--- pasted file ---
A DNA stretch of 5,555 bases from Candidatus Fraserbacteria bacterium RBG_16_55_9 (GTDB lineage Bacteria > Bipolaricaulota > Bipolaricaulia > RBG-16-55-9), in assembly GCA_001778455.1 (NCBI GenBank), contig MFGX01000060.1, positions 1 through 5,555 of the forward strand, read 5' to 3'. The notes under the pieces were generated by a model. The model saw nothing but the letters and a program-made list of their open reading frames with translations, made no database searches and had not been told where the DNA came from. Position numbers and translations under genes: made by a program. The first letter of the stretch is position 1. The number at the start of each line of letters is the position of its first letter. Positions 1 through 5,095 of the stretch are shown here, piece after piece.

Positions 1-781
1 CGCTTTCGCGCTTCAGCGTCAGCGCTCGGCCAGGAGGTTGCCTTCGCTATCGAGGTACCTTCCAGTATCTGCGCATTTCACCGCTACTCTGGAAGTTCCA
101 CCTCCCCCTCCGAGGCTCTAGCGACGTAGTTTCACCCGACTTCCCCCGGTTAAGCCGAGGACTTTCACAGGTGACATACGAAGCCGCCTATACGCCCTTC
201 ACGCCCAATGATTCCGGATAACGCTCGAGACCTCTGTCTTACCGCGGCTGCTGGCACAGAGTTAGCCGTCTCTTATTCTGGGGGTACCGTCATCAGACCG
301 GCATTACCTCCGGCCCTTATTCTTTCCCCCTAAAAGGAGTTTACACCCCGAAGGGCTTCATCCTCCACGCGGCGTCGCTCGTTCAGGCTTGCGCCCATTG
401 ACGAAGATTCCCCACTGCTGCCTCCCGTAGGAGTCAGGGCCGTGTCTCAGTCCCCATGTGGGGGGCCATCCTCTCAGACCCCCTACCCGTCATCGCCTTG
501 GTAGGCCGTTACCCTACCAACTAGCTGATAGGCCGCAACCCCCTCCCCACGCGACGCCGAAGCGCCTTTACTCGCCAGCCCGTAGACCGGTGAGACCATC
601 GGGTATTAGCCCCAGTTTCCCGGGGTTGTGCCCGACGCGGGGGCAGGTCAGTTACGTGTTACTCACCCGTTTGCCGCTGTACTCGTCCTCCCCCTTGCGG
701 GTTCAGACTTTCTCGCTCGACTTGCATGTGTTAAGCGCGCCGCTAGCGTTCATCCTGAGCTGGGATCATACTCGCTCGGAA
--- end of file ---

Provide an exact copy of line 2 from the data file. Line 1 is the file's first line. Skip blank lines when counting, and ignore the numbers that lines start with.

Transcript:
Positions 1-781